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There are objects that belong so much to our daily lives that we no longer see them, like those Duralex glasses in the canteen or those blown glass Christmas balls that we hang on the tree every year. Tourists sometimes come from afar to buy these objects, between Proust madeleines and samples of a French way of life.
Some of these creations were born a long time ago and have passed through the ages, such as the blue of Gien, born in 1872, the Laguiole knife, originating from Aveyron, or the Solex bicycle, which will return to service in an electric version in 2022.
Others, also successful, were designed very recently thanks to the flair and enthusiasm of young entrepreneurs, those who launched the “organic” toothbrush Bioseptyl, Le Biberon français or Le Parapluie de Cherbourg.
In these times of pandemic and slowing economy, this return to local know-how, respect for quality and the environment, in French factories, is more than ever on the rise.
Here is a selection of thirty objects from yesterday and today that were dreamed up, designed and manufactured in France.
Created in the 15th century to keep an eye on customers in a shop, suspected of having magical powers, it is today a highly sought-after classic of design interiors.
The name of this convex mirror will have varied several times depending on the era. First called a "banker's mirror", to describe its first use as it appeared in northern Europe in the 15th century, it allowed merchants to keep an eye on the customers of a shop or a pharmacy while remaining seated at his desk. The Flemish painters were the first to play with the multiple angles of view of this object which they slipped into their paintings. Jan van Eyck with his painting The Arnolfini Spouses (1434), Petrus Christus with A Goldsmith in his Studio (1449) or even Quentin Metsys with The Lender and his Wife (1514) reveal in the convex mirrors backgrounds full of new characters , thus giving depth to the painted scenes.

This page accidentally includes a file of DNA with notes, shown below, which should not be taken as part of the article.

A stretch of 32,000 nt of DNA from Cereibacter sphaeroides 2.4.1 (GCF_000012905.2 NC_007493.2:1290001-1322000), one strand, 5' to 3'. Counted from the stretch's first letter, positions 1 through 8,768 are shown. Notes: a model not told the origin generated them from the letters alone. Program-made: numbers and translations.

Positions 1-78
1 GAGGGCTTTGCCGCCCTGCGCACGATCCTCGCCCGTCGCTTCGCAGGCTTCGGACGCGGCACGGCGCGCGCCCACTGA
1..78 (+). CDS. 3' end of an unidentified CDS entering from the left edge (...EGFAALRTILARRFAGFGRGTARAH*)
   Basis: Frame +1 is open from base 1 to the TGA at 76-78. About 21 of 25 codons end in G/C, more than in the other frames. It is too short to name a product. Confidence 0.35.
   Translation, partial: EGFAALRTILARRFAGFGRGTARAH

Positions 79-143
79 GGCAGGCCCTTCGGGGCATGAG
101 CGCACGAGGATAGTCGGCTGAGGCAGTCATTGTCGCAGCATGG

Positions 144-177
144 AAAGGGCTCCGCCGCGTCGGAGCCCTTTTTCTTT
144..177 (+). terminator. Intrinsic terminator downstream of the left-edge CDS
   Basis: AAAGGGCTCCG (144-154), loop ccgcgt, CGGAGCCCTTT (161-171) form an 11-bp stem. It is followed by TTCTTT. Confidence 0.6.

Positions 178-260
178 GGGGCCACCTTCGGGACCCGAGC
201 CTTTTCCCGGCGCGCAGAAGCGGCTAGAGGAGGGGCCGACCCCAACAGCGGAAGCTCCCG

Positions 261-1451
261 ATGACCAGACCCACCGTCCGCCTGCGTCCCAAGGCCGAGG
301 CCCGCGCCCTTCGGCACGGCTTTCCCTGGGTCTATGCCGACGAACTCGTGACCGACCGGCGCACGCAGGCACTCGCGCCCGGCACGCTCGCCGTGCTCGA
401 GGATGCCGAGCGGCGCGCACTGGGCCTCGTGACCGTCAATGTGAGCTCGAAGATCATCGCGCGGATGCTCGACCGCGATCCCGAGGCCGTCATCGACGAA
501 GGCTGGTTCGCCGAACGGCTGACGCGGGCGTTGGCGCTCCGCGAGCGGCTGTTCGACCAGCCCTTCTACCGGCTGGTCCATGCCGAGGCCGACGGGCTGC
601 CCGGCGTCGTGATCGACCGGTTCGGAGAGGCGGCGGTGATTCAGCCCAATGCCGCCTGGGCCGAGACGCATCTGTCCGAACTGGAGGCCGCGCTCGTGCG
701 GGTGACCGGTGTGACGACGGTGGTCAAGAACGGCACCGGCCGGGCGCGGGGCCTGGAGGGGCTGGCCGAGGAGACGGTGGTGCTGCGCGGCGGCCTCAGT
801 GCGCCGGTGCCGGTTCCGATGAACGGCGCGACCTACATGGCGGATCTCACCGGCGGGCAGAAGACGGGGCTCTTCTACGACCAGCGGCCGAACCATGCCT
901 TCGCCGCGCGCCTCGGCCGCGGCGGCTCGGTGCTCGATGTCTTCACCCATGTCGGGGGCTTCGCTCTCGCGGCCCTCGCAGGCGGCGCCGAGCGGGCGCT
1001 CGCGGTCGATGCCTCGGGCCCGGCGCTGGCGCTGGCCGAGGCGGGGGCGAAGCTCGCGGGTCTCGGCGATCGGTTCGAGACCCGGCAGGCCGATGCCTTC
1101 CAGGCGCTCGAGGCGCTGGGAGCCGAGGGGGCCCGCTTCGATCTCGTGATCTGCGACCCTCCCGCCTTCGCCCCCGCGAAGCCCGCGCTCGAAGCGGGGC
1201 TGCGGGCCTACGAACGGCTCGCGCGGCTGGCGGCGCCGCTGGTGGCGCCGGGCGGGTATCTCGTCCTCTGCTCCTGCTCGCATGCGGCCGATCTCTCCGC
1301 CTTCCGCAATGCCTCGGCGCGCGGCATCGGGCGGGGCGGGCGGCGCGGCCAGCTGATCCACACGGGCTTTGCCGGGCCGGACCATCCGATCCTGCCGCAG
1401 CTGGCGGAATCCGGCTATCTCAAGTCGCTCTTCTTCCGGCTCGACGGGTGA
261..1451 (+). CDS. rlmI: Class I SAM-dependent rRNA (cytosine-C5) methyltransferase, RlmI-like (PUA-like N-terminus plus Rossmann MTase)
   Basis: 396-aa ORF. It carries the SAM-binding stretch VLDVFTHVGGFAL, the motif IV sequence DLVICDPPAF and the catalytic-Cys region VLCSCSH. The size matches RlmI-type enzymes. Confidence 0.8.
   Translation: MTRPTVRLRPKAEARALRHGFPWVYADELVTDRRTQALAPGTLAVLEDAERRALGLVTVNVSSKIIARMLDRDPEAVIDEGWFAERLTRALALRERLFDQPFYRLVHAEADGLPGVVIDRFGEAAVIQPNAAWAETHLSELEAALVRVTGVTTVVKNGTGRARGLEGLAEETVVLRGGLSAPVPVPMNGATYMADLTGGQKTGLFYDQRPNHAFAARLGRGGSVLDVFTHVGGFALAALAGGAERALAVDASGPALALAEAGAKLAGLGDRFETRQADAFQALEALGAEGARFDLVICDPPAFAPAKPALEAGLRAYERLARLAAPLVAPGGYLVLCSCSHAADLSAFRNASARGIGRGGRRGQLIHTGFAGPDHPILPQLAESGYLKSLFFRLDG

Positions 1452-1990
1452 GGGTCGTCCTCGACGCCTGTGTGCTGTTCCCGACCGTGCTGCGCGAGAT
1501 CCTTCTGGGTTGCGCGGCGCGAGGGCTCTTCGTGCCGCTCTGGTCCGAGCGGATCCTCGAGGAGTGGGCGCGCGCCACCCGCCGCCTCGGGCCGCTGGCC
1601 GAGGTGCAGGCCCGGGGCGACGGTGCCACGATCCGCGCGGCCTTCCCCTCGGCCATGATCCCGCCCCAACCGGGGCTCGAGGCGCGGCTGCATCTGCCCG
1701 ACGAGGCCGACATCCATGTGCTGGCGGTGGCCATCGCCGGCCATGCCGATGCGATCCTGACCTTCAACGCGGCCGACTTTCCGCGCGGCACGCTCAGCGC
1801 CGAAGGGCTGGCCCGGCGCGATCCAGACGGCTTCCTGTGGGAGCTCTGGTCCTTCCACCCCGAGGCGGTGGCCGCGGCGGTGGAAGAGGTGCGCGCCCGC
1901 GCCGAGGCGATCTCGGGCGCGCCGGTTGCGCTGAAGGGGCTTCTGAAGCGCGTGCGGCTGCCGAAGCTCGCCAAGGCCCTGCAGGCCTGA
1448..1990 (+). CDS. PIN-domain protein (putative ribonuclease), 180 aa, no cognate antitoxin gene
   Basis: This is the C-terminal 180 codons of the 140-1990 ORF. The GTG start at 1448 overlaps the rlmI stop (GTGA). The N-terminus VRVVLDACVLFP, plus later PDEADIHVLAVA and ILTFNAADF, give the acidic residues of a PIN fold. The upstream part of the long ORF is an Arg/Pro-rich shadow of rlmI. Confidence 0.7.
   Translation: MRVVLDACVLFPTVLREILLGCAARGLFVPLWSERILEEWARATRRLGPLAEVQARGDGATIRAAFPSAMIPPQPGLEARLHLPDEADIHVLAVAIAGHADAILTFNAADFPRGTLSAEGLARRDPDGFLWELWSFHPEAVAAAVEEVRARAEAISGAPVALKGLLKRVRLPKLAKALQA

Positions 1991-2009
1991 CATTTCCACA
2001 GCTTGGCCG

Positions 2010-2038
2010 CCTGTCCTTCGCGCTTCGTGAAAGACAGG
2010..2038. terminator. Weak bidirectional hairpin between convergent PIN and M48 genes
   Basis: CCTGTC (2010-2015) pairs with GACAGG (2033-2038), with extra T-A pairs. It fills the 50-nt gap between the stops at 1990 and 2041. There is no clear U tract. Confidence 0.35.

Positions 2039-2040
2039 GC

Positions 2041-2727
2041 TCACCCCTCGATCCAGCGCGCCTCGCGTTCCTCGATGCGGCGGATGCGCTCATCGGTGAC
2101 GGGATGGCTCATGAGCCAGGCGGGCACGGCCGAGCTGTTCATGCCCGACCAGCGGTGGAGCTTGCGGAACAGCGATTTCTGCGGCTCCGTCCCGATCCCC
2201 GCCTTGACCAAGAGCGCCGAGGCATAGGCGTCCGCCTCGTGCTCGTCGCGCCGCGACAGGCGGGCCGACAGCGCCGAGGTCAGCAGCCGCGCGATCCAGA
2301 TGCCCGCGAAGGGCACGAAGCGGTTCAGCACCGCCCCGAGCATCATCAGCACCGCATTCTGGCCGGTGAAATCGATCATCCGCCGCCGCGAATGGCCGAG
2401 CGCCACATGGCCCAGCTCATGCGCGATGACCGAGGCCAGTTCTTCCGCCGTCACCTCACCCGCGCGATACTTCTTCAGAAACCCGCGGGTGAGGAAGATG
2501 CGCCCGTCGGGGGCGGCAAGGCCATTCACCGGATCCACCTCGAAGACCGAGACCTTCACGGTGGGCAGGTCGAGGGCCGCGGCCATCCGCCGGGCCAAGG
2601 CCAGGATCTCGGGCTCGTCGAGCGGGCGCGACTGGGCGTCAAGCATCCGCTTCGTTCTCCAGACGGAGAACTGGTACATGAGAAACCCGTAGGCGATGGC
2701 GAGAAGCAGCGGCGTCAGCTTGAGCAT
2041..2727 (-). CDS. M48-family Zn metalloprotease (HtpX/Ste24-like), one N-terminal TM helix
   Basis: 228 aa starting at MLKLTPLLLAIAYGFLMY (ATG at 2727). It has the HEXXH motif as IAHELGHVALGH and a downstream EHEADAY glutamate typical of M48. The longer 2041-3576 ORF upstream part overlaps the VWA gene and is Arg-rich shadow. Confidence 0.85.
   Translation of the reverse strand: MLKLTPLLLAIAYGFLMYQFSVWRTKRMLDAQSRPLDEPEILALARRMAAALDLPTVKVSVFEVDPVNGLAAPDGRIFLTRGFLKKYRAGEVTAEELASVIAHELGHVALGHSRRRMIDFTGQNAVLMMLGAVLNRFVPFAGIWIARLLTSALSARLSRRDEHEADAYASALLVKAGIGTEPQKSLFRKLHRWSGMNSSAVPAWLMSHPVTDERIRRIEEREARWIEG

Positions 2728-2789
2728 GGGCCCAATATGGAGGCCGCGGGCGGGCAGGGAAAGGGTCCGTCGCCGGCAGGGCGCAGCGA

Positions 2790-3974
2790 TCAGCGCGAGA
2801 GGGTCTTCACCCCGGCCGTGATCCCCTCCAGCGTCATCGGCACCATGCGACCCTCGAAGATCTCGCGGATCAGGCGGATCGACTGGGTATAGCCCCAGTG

But very quickly, this domed mirror was also credited with magical powers and it took on the name of "witch's eye", a superstitious protection for dwellings. Servants in bourgeois interiors dread them because they think they are constantly being spied on. The object thus becomes the ancestor of surveillance cameras. Illuminating dark corners, its light-diffusing side will reinforce the interest of using it in interior decoration and it finds a lasting place there.
Adorned with a gilded metal frame, the convex mirror was given a new name in France in the 1940s, that of “sun mirror”. It was Gilbert Poillerat (1902-1988), a French art decorator and ironworker trained at the Boulle school, who offered him one of his finest variations with the Chaty Vallauris. Made in the Alpes-Maritimes, this mirror became very fashionable in the 1950s and still sold for a very high price in certain auctions for original models.
Nowadays, the curved mirror remains a highly sought-after classic in design interiors, often found in flea markets. By affixing several models on a wall, the different reflections really giving the impression of enlarging the room. It is therefore a mirror… magic! Sentou editions have released a very refined recent reissue that they have also named Endora, named after the invading mother-in-law of the mythical series My beloved witch (250 euros).
Also find our selection of the 50 objects that have revolutionized design.
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